VIRGINIA'S NEW GOVERNOR wasted no time yesterday putting his mark on a surprisingly strong and different approach to the state's huge, urgent and expensive transportation issues. In his State of the Commonwealth address to the General Assembly, Gov. Baliles not only proposed significant changes in the way Virginia finances transportation -- an end to "pay as you go" -- but also set a prompt deadline for initial action. He announced that he will call the legislature into special session in September to act on recommendations to be submitted before then by a commission of experts. The governor's heavy emphasis on transportation -- he devoted about a third of his speech to it -- is well placed and the decision to hold a special legislative session is politically sensible.
No seat-holder in the state legislature would argue that Virginia doesn't face the need for enormous improvements in its transportation system that will require unprecedented amounts of dollars. Northern Virginia in particular is looking at a staggering list of improvements and new projects to move people by car and by transit. What Gov. Baliles has recognized -- and seeks to avoid by calling a special session -- is a bitter and inconclusive battle between urban and rural areas during the current session of the legislature. That was the prospect, but now it need not happen.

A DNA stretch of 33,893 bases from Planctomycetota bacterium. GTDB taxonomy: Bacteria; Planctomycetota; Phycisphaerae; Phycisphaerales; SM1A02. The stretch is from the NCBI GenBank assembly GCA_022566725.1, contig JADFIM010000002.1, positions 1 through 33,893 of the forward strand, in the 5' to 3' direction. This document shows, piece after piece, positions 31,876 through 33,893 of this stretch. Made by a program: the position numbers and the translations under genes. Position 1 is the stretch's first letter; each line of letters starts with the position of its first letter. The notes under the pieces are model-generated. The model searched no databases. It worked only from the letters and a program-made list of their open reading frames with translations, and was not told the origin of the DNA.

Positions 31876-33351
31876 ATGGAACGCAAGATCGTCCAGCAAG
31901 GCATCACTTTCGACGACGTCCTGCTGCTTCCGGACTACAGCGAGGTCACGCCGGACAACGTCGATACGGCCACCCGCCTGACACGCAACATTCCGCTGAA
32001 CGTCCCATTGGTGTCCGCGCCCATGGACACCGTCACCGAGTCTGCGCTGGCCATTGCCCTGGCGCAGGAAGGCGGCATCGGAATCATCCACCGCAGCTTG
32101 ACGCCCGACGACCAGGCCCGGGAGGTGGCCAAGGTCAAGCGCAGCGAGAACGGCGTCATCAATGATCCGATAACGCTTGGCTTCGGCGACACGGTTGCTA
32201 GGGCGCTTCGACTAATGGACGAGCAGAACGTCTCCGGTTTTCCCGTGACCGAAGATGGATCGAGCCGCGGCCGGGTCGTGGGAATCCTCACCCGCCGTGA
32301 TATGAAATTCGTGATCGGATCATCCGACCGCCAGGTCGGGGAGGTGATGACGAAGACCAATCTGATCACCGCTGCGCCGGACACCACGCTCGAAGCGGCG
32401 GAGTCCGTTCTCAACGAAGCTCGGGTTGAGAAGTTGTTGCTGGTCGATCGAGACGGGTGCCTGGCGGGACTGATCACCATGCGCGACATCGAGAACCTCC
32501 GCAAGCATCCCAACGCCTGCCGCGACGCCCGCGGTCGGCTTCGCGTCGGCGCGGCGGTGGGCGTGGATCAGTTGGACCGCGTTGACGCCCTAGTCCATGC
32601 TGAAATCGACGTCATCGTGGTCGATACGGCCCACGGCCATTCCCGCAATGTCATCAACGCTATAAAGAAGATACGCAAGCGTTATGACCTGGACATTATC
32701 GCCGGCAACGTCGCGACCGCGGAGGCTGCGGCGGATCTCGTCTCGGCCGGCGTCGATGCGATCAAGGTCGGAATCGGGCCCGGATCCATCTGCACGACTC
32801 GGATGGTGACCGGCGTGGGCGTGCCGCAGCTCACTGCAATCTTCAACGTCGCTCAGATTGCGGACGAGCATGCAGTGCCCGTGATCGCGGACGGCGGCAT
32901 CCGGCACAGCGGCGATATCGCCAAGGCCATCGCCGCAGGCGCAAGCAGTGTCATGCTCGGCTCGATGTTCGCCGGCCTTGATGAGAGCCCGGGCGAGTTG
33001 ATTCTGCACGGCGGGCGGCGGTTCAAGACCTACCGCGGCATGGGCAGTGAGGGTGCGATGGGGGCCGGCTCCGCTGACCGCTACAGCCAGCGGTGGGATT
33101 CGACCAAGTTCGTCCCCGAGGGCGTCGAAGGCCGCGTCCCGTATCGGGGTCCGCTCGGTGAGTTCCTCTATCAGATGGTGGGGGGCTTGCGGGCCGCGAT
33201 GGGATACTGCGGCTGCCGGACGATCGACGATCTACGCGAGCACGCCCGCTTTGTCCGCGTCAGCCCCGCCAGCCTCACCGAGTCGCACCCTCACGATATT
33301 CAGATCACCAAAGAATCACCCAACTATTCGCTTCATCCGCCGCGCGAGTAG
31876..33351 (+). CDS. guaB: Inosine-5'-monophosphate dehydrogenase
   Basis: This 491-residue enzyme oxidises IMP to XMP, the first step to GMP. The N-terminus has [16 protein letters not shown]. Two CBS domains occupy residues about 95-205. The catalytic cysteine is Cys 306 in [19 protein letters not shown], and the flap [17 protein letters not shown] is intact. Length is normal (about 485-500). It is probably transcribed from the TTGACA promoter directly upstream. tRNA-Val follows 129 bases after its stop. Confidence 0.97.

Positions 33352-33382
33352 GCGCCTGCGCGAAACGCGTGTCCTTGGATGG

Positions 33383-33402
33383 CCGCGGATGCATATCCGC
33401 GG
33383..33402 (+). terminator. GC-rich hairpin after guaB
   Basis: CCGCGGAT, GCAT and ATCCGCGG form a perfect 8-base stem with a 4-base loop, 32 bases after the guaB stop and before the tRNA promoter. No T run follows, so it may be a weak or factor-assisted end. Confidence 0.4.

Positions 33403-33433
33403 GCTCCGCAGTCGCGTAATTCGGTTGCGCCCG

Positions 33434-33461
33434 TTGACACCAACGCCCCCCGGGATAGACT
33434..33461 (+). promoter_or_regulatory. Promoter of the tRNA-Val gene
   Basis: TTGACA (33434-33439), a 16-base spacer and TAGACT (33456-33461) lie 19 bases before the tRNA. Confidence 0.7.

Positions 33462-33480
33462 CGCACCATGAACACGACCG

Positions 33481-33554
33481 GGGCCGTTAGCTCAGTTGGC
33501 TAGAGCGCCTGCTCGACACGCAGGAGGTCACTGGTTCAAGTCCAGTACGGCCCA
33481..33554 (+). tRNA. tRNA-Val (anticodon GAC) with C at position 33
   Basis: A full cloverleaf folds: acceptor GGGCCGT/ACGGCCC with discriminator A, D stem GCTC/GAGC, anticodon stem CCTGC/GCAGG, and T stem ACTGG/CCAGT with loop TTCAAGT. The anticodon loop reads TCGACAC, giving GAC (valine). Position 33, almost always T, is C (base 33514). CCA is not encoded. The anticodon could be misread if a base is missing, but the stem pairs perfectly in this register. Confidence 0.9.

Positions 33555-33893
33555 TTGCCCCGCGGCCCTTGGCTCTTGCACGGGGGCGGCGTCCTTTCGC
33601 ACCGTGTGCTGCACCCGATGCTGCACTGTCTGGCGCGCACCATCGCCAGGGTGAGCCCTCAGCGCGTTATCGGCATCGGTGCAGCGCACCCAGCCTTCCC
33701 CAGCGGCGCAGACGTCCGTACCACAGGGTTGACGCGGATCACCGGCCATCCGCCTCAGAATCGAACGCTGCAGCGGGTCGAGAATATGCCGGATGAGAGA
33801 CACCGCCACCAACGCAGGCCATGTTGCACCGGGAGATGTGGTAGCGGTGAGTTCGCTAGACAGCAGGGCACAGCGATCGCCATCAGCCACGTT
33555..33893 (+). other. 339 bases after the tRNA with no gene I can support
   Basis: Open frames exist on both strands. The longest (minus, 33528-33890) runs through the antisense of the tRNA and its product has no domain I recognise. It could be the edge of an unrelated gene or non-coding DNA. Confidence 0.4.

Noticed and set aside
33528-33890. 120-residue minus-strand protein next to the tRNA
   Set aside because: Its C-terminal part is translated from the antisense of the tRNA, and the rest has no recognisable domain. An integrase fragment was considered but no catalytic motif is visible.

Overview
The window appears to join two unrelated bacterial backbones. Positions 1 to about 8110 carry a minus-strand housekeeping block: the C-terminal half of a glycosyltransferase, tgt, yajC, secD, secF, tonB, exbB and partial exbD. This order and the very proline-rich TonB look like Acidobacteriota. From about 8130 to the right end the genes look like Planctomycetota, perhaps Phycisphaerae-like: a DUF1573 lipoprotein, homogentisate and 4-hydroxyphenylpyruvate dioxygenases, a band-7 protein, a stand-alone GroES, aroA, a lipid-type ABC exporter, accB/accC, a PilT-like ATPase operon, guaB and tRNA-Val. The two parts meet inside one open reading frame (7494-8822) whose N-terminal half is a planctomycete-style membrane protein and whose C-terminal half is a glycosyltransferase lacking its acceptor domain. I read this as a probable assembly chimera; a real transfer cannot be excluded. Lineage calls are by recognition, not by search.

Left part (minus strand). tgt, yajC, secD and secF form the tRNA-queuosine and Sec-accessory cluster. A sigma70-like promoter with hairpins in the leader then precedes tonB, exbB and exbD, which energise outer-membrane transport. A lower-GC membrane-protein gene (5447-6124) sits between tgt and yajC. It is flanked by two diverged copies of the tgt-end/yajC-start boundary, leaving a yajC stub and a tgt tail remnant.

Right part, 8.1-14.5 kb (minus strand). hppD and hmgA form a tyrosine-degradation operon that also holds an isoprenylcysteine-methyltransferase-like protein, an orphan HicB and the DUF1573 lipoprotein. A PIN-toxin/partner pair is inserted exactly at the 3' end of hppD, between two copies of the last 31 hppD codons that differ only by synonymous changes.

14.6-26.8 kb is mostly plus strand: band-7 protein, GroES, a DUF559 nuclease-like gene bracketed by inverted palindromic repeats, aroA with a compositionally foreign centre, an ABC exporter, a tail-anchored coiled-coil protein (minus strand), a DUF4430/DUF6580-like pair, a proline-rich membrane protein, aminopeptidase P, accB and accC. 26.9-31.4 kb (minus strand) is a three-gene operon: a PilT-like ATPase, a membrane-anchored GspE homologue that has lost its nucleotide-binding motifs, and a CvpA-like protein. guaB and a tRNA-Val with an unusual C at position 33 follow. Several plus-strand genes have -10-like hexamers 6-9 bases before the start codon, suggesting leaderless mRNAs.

As Gov. Baliles noted, periodic tax increases only postpone the larger solutions because of sectional competition. Instead, he is recommending that money for construction of new roads come from bonds, tolls and similar sources that would be paid off by those who "use the highways during the life of the roads." Money for maintenance would be financed through gasoline tax revenues. He did not advocate increasing this tax, even though Senate Finance Chairman Ed Willey has suggested taking this necessary step.
None of this guarantees a smooth compromise that wins roaring approval in both chambers next fall. But by coordinating already with key legislative leaders and by isolating transportation for special, concentrated attention and new financing, Gov. Baliles has paved the way for a sober statewide analysis and a fair resolution.